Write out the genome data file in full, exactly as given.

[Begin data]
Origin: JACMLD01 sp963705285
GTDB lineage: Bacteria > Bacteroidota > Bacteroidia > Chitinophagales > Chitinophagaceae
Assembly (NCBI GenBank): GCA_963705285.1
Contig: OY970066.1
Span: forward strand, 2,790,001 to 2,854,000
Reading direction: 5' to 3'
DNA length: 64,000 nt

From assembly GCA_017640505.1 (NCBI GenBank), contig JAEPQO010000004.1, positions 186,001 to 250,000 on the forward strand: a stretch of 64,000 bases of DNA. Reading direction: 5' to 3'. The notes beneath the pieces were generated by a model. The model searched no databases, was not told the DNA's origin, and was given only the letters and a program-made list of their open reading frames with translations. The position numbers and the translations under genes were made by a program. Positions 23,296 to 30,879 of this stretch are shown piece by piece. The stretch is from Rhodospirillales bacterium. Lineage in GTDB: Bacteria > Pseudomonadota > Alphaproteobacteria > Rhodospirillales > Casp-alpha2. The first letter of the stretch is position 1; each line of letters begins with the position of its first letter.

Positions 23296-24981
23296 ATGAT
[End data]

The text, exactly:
Origin: JACMLD01 sp963705285
GTDB lineage: Bacteria > Bacteroidota > Bacteroidia > Chitinophagales > Chitinophagaceae
Assembly (NCBI GenBank): GCA_963705285.1
Contig: OY970066.1
Span: forward strand, 2,790,001 to 2,854,000
Reading direction: 5' to 3'
DNA length: 64,000 nt

From assembly GCA_017640505.1 (NCBI GenBank), contig JAEPQO010000004.1, positions 186,001 to 250,000 on the forward strand: a stretch of 64,000 bases of DNA. Reading direction: 5' to 3'. The notes beneath the pieces were generated by a model. The model searched no databases, was not told the DNA's origin, and was given only the letters and a program-made list of their open reading frames with translations. The position numbers and the translations under genes were made by a program. Positions 23,296 to 30,879 of this stretch are shown piece by piece. The stretch is from Rhodospirillales bacterium. Lineage in GTDB: Bacteria > Pseudomonadota > Alphaproteobacteria > Rhodospirillales > Casp-alpha2. The first letter of the stretch is position 1; each line of letters begins with the position of its first letter.

Positions 23296-24981
23296 ATGAT